- Thomas Sturge the elder (1749–1825), Quaker businessman and philanthropist
- John Bowring - Bentham's editor, governor of Hong Kong
- John Bright - Quaker politician
- Richard Cobden, MP
- Hugh Stowell Brown - leader of Liverpool branch
- Robert Charleton - Quaker pin manufacturer and Peace Envoy.
- Charles Gilpin - Quaker publisher and later MP
- Joseph Sturge - Quaker abolitionist; founded the Birmingham Auxiliary
- Sir Wilfrid Lawson Radical MP
- Joseph Pease; Uncle of the Joseph Pease above
- Robert Lucas Chance; founder of Chance Brothers glassworks
Records of the Peace Society
- International Peace Society Records, 1817-1948 at Swarthmore College, Pennsylvania. Note: this is a large file of pamphlets and other printed publications of the Society. There is an historical introduction to the collection but no business archives are in the collection.
- Other records of the Peace Society are said to be in the possession of Mr CP Dunnico
There are also records at the Savings Bank Museum http://www.savingsbanksmuseum.co.uk/collection.html as the founder of the first parish savings bank Henry Duncan wrote on this subject.
- German Peace Society (German: Deutsche Friedensgesellschaft), founded in 1892
- American Peace Society, founded in 1828
- New York Peace Society, founded in 1815
- International Peace Congress
- Peter Barberis, John McHugh, Mike Tyldesley, Encyclopedia of British and Irish Political Organizations, Continuum International Publishing Group, 2000, p.345.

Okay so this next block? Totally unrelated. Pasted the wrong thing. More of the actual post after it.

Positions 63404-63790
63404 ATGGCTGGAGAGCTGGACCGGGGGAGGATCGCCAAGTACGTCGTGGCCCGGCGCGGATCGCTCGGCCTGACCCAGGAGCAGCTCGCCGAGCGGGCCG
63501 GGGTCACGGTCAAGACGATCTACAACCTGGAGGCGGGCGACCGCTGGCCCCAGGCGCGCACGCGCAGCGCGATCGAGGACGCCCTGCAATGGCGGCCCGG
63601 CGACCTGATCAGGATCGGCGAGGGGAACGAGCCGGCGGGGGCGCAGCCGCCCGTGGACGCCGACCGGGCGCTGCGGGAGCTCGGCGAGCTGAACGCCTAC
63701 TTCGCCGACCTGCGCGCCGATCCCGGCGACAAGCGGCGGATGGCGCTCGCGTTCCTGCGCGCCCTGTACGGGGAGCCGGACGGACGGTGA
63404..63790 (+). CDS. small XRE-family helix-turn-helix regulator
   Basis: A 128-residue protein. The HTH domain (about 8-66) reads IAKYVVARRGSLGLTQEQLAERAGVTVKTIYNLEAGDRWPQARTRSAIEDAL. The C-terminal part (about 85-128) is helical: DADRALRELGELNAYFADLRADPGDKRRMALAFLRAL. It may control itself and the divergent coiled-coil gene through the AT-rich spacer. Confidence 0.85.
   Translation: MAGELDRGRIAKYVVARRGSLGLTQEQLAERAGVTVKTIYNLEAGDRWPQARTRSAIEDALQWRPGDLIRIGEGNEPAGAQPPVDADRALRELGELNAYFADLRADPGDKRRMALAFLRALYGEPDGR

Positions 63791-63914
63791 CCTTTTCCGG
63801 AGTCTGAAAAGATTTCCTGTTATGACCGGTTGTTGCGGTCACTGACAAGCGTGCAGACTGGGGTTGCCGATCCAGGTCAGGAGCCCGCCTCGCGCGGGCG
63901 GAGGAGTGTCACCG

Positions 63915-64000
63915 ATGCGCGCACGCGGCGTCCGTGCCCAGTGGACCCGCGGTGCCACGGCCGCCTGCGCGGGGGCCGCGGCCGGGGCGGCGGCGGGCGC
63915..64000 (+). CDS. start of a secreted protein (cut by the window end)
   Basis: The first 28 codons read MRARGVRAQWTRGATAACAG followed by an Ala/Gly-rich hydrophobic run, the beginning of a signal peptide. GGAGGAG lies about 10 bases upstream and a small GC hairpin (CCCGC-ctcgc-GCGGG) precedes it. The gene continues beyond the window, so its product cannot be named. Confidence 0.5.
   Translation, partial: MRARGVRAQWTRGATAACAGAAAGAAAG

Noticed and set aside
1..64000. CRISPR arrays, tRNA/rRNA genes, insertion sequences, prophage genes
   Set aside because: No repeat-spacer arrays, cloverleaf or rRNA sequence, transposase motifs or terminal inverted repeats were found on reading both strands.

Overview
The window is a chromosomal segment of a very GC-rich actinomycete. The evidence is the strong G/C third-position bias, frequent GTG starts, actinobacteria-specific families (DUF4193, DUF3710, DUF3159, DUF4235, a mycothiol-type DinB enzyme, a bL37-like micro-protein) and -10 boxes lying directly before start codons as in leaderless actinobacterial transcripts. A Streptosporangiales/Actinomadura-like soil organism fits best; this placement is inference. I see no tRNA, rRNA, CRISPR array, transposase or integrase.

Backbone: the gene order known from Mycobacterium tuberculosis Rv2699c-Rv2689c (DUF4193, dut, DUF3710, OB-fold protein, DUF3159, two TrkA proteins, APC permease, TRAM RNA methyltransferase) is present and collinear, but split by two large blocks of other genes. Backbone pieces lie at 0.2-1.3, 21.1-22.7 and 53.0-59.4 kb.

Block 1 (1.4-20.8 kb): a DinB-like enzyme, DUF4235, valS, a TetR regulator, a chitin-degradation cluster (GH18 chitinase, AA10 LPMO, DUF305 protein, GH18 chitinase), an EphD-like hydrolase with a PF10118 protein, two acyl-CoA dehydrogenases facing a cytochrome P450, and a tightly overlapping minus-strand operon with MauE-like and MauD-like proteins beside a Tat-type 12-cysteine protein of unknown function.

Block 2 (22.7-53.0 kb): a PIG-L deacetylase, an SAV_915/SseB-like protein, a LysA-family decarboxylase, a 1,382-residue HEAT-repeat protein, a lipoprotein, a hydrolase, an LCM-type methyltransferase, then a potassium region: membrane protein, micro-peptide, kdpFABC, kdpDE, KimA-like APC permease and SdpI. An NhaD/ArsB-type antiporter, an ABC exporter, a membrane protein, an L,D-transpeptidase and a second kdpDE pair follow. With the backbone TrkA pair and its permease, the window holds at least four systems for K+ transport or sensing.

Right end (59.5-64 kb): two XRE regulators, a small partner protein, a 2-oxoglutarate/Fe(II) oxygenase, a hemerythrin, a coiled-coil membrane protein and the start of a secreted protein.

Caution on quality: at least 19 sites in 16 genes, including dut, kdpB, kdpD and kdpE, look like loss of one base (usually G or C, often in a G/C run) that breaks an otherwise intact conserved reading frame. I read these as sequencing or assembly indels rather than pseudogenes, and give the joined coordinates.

- Researching Yorkshire Quaker History (2007) p.95, Item 1.5.6: Doncaster Auxiliary Peace Society p.97 1.5.13: Leeds Peace Association
- Ceadel 2000, p. 112.
- Ceadel 2000, p. 113.
- Ceadel 2000, p. 114.
- Ceadel 2000, p. 127.
- Herald of Peace, Volume 8 (1831) available online at Googlebooks.
- Cornell University Library has produced a facsimile of The Herald of Peace 1824 (April, May, June) issues (pages on Amazon.com) ISBN 978-1-4297-2848-5
- Spartacus article on Joseph Pease Archived 2007-08-17 at the Wayback Machine
- The Memoirs of Evan Rees, the first Secretary, were published in 1853. They are available online at GoogleBooks.
- details of four published texts by Rev Nun Morgan Harry are to be found in the British Library Integrated Catalogue.
- Harry, Jefferson and Richard are all buried at Abney Park Cemetery.
- Ceadel, Martin (1996). The origins of war prevention : the British peace movement and international relations, 1730-1854 (Reprint. ed.). Oxford: Clarendon Press. p. 521. ISBN 9780198226741.
- Lee, Sidney, ed. (1895). . Dictionary of National Biography. 44. London: Smith, Elder & Co.
- Researching Yorkshire Quaker History (2007)p.95, Item 1.5.6.
- Ceadel, Martin (2000). Semi-detached Idealists: The British Peace Movement and International Relations, 1854-1945. Oxford University Press. ISBN 978-0-19-924117-0. Retrieved 2015-03-15.
- Paul Laity The British Peace Movement, 1870-1914, Cambridge University Press, 2001 ISBN 0-19-924835-4, some pages available at GoogleBooks - Chapter 1 concerns the founding of the British Peace Society in 1816.
- The Times, Wednesday, 23 May 1866; p. 12; Issue 25505; col C: THE PEACE SOCIETY.-The 50th anniversary